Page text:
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Covid-19 Exposing Flawed Moral Framework Behind Animal Testing

Human health battles, like cancer and heart disease, have both biological and social dimensions. But for each, as with Covid-19, we wrongly prioritize the biology, at the expense of other animals.

REBECCA DELKER: COVID-19, the disease resulting from the SARS-CoV-2 virus, is just one of many human infectious diseases that originate in animals. Transmission of these zoonotic diseases has been linked to human activity that increases the frequency of inter-species contact required for a jump to occur… While we cannot say for certain where SARS-CoV-2 originated, early human cases point to a connection to markets in China that house and sell animals for food…

For those of us with one eye toward animal welfare, it is very easy to see the mutually beneficial connection between human health and animal ethics… But what may be less clear is the connection between preventive measures like these and the welfare of another group of animals: the animals in our labs.

Though we have curbed the rapid spread of disease through social distancing mandates, efforts are now focused on the development of new treatments and vaccines, which have historically relied heavily on animal research. Animals, ranging from mice to ferrets to non-human primates, currently serve as models of viral infection, readouts of drug and vaccine efficacy and toxicity, and factories that produce reagents like those used for some serological testing. As is always the case in biological research, their use is subject to ethical consideration.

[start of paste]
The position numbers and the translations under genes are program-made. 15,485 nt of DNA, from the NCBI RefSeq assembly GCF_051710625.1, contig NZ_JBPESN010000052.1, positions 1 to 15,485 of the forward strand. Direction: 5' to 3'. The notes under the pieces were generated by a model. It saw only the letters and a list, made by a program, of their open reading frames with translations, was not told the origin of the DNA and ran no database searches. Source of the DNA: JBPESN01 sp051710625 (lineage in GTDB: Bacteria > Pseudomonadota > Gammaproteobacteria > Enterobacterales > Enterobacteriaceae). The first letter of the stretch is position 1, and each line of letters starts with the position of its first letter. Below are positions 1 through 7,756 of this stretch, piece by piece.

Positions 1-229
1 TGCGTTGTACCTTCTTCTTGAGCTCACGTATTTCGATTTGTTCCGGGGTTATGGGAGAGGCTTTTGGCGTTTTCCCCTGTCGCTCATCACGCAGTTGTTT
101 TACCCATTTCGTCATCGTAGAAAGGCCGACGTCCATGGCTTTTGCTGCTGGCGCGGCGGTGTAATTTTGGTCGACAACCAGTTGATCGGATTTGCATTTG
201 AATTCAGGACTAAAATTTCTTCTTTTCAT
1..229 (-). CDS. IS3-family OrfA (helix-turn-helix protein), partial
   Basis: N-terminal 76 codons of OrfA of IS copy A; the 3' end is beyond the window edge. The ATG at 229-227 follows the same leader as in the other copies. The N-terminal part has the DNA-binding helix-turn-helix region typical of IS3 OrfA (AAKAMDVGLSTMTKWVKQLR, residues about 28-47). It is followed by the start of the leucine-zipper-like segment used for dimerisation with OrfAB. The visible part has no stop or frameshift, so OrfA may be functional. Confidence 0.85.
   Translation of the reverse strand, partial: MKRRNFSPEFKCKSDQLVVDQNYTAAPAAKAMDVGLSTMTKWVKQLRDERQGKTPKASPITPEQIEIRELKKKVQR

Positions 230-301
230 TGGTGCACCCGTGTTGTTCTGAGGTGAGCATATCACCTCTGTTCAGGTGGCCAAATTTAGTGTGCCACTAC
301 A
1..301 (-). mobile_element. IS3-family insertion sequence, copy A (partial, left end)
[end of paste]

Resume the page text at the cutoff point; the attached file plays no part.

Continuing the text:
Our current moral framework asks us to weigh the costs of experimentation to lab animals (both suffering and death) with the potential, yet always uncertain, benefits it generates for humans… Approximately 90 percent of clinical trials fail after success in animal models. Even still, our justification would go something like this: all information is valuable information because some unknown fraction of it will pave the way out of the corner we’ve backed ourselves into.

But this calculation ignores that prevention was always an option… When it comes to human health, as COVID-19 exemplifies, we prioritize the treatment of disease after the fact rather than the prevention of disease through more fundamental and proactive social changes. This reactionary approach is a consequence of our broader tendency to conceptualize disease as a biological problem in isolation from its greater social context. This foregrounds basic biological research in our biomedical enterprise at the expense of alternative preventive approaches.

Many of our primary health battles — cancer, diabetes, cardiovascular disease, for example — contain both biological and social dimensions; but for each of these diseases, as with COVID-19, our fight prioritizes its biology. While we increase investment in biological research to find better treatments, including those that use lab animals, we do far less to address the social causes of disease…

This doesn’t mean that biological research is obsolete; but it does mean that its importance must be judged in relation to epidemiology and public health, economic policy, food policy, environmental policy… and the like. Disease is often not just biology gone awry; and the health of our population will benefit from re-prioritizing our biomedical approach to recognize this. The animals in our labs will benefit as well. SOURCE…


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